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K-State Overcomes Dreadful Start to Beat No. 24 West Virginia 82-76 in Overtime

After a disappointing Sugar Bowl, Tang’s Gang salvages something from New Years’ Eve.

NCAA Basketball: Nebraska at Kansas State
Again, no current pics. Markquis Nowell was flat-out the difference in the game as K-State came from way, way down to beat West Viginia 82-76 in overtime Saturday, December 31, 2022
Denny Medley-USA TODAY Sports

The Kansas State Wildcats started the first Big 12 Conference game of the season shooting 1-11 from the floor and falling behind by a 17-3 margin Saturday evening in Bramlage Coliseum. Then, when it seemed the Cats (12-1, 1-0 Big 12) had pulled off the improbable comeback, West Virginia’s Kedrian Johnson buried an open 3-point look after Tre Mitchell’s miss to tie the game at 66-all and force overtime. In the end, K-State’s Markquis Nowell made play after play to cement a 82-76 overtime victory over the No. 24 Mountaineers (10-3, 0-1 Big 12).

The outcome seemed laughably improbable through the first 8 minutes of play. The Wildcats could not score, would not rebound, and did not keep the Mountaineers from attacking the paint repeatedly as the visitors built a commanding lead and made K-State look incapable of competing, much winning the game. With K-State’s most experienced post player, David N’Guessan, unavailable due to an injury suffered in practice on Friday, West Virginia’s Jimmy Bell Jr. bulldozed his way to 6 of West Virginia’s first 8 points. K-State was inept in just about every phase of the game, early.

The Cats eventually settled in by getting their own big, Abayomi “Bebe” Iyiola going. Playing for the injured N’Guessan, he scored 8 points in the first half and 14 in the game. He was 6-7 from the field, blocked a shot, and led the Wildcats with 8 rebounds. On a night when one team or the other was bound to regret its awful free throw shooting performance (more on that later), Iyiola knocked down a pair with 13 seconds left in regulation to give K-State a 66-63 lead. Turns out, anything less would not have been enough.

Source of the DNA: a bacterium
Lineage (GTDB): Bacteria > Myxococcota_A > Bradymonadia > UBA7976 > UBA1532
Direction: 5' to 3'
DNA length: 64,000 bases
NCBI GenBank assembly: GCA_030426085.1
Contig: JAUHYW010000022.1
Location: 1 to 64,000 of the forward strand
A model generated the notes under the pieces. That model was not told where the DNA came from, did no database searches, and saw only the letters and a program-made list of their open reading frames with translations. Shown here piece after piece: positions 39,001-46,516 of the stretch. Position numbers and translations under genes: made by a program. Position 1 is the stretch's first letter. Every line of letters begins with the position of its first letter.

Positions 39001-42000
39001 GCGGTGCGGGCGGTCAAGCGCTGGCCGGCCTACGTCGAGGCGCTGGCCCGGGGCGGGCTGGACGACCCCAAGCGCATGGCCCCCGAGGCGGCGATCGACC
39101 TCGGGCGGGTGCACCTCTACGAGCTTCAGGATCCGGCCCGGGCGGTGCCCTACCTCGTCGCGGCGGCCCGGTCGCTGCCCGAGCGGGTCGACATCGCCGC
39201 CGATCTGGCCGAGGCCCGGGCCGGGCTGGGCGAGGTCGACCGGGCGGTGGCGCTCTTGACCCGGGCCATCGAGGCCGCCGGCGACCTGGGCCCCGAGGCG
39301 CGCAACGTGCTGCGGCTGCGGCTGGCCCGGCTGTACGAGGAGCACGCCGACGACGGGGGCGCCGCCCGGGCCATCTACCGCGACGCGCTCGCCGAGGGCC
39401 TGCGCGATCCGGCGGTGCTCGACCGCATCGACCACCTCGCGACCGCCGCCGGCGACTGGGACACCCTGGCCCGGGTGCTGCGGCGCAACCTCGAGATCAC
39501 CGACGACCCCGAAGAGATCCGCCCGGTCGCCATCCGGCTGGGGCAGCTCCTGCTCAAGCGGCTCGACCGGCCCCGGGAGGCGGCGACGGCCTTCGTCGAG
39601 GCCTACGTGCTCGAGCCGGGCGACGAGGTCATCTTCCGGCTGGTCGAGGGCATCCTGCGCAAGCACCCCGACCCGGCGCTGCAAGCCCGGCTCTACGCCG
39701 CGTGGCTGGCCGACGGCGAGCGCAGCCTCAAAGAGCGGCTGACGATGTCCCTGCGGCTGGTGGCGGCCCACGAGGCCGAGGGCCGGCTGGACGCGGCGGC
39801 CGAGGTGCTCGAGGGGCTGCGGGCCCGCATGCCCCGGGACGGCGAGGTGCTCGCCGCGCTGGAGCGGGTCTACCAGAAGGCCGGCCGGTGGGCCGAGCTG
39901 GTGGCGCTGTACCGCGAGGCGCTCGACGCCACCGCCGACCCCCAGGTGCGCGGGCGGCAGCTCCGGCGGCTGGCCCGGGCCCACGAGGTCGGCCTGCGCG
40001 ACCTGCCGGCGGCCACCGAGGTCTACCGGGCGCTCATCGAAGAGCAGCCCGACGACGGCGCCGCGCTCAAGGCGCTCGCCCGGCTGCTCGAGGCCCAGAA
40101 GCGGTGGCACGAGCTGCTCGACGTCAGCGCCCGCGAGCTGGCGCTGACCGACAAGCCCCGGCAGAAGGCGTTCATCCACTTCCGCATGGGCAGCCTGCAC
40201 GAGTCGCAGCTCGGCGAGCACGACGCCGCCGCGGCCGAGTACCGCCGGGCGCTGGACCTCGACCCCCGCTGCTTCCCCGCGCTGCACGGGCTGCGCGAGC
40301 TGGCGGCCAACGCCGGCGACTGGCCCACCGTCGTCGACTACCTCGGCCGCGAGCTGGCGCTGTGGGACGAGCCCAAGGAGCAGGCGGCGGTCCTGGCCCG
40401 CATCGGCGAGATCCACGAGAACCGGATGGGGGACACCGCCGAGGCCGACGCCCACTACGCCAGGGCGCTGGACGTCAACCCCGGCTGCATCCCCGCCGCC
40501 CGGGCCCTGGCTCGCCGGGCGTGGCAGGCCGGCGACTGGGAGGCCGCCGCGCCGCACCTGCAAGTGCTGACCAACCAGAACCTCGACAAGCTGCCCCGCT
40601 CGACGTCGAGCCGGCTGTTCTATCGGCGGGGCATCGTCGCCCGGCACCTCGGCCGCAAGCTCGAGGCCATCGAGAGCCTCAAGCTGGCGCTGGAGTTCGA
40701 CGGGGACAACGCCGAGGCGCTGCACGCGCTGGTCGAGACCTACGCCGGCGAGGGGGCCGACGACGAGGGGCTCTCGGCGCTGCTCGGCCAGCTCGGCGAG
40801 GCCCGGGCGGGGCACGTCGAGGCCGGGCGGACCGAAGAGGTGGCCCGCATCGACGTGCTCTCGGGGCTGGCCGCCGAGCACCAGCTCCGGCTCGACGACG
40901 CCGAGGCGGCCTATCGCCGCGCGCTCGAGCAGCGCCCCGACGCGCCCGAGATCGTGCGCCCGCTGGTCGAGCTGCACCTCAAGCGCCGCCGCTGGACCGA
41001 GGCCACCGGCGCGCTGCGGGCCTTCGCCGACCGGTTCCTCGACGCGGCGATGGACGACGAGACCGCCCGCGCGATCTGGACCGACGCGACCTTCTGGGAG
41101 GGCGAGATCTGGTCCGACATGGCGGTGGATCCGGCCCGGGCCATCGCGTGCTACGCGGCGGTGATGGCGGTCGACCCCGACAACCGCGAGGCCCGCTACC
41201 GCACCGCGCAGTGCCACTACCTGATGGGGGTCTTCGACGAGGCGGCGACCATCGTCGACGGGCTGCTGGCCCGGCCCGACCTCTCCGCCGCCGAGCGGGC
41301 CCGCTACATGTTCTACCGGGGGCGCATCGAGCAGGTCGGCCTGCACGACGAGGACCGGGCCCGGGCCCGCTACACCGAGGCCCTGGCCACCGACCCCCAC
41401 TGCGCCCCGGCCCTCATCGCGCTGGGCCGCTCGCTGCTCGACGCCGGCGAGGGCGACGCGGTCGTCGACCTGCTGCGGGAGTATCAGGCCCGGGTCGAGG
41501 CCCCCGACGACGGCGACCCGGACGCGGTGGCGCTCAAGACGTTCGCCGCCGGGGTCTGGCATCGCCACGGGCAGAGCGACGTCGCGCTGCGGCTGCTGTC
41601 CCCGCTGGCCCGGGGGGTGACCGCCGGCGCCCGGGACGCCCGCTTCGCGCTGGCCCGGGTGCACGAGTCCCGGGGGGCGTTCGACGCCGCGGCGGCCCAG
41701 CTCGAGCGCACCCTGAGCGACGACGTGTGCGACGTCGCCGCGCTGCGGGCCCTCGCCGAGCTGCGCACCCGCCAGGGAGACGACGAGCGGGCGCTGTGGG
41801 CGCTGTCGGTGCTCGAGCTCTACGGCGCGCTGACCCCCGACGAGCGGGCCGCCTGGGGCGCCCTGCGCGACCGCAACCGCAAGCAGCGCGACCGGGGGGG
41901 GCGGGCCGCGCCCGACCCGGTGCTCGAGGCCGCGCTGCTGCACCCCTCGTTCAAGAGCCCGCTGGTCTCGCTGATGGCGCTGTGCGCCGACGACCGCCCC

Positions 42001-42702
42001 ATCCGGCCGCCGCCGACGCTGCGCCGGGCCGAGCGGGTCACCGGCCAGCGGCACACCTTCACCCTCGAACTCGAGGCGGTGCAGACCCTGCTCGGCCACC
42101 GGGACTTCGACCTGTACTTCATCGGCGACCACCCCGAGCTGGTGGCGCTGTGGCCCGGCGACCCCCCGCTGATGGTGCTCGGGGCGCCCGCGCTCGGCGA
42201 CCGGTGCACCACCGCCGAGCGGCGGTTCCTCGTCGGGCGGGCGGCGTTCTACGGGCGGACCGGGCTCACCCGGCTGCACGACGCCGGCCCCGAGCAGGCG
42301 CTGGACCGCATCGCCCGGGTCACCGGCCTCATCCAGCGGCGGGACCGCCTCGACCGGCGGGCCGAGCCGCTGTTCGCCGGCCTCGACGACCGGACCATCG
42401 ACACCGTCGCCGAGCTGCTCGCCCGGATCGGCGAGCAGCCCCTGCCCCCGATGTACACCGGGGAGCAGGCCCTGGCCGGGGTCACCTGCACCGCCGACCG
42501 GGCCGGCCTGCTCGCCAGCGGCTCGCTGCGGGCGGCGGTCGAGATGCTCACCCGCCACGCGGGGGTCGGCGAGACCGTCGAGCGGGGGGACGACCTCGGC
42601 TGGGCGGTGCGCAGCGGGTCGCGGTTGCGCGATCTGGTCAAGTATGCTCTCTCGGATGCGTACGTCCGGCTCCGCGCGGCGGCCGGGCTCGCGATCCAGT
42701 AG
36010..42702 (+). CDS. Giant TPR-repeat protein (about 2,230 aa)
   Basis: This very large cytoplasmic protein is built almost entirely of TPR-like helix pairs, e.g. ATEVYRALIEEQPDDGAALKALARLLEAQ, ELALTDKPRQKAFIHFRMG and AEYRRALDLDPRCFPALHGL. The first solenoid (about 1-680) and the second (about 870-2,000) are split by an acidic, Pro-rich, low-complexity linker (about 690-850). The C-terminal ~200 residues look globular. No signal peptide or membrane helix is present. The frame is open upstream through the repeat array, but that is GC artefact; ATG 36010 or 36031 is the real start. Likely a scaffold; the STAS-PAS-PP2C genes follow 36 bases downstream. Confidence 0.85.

Markquis Nowell was the key, though. The 5-8 senior played 43 minutes, scoring 23 points and dishing out 10 assists. Yet neither of those stats may have constituted his biggest impact on the outcome. He also recorded an incredible 7 (yes, seven) steals. Many of those came late in the game, when the margin was within one possession. Also, he contributed mightily to getting the Mountaineers into foul trouble. In the first half, he drove on the ‘Eers’ leading scorer, Erik Stevenson, and not only drew contact, but managed to earn a flagrant-1 for contact to the face. Those two fouls on the same possession sent Stevenson to the bench. Late in the second half, Stevenson fouled out, thinking he had only three fouls at the time. He scored only 7 points in 22 minutes of play. Moreover, he was only 3-10 shooting and committed 2 turnovers.

Nowell turned the same trick later on Joe Toussaint, who pulled Markquis’s shirt during a midcourt scramble for a loose ball. In the end, Nowell’s active hands and hustle play, along with his amazing court vision and ability to force contact (Nowell shot 13 free throws), made him an X-factor that West Virginia could not match.

Nowell’s 23 points led all scorers. Keyontae Johnson added 18, Nae’Qwan Tomlin had 11, including a couple of his now-trademark high-flying dunks off the lob, and Desi Sills chipped in 9.

After a fast start, Bell only finished with 8 points. That is both a tribute to the job Iyiola did after some defensive adjustments, and an indictment of the big man’s free throw shooting (2-8). The 6-10, 285-pount transfer from Moberly Area Community College will obviously be a load for Big 12 opponents, nevertheless. Three Mountaineers reached double figures, led by Tre Mitchell, who dropped in 16.

Three in the Key

  1. This game was almost lost on...the inability to rebound. K-State was down 32-21 on the scoreboard at halftime. That was a minor miracle after the Cats’ miserable shooting start, but even moreso because they were getting annihilated on the boards to the tune of a 31-12 deficit. You would think a team could accidentally rebound enough misses to avoid that kind of thrashing on the glass. Here’s guessing Coach Tang and the staff made rebounding a point of emphasis at halftime. The guys obviously listened. The effort was much better after the break, with K-State winning the battle 24-19 the rest of the way.
  2. This game was almost lost on...missed free throws. K-State made 8 of 9 in overtime, after making 4 of 4 to close out regulation. Before that, the Wildcats were an abysmal 9-21 from the stripe. For the game, the Cats were 21-34 (61.8%). Combine the inattention to rebounding with the poor charity tossing, and it’s somewhat surprising this game found its way to overtime and, eventually, into the win column. It did not hurt K-State’s cause that the Mountaineers made only 20-38 (52.6%) of their own free throw attempts.
  3. This game was ultimately won on...clutch plays by Nowell, key adjustments in effort and execution, and winning the war of attrition. West Virginia committed 27 fouls on the evening ,to K-State’s 26. But three Mountaineers fouled out, including their leading scorer. K-State only lost Iyiola and Ismael Massoud. Both of them contributed meaningfully in the game, but K-State got enough good minutes out of Tykei Greene (who had 2 points, 5 rebounds, and an assist) to be better able to absorb the losses than West Virginia.

Next Up:

Things get no easier in the Big 12. Tang’s Gang travels to No. 6 Texas on Tuesday, January 3, at 8:00 CST. The broadcast is on the infernal Longhorn Network. Send your complaints to the Big 12 office now.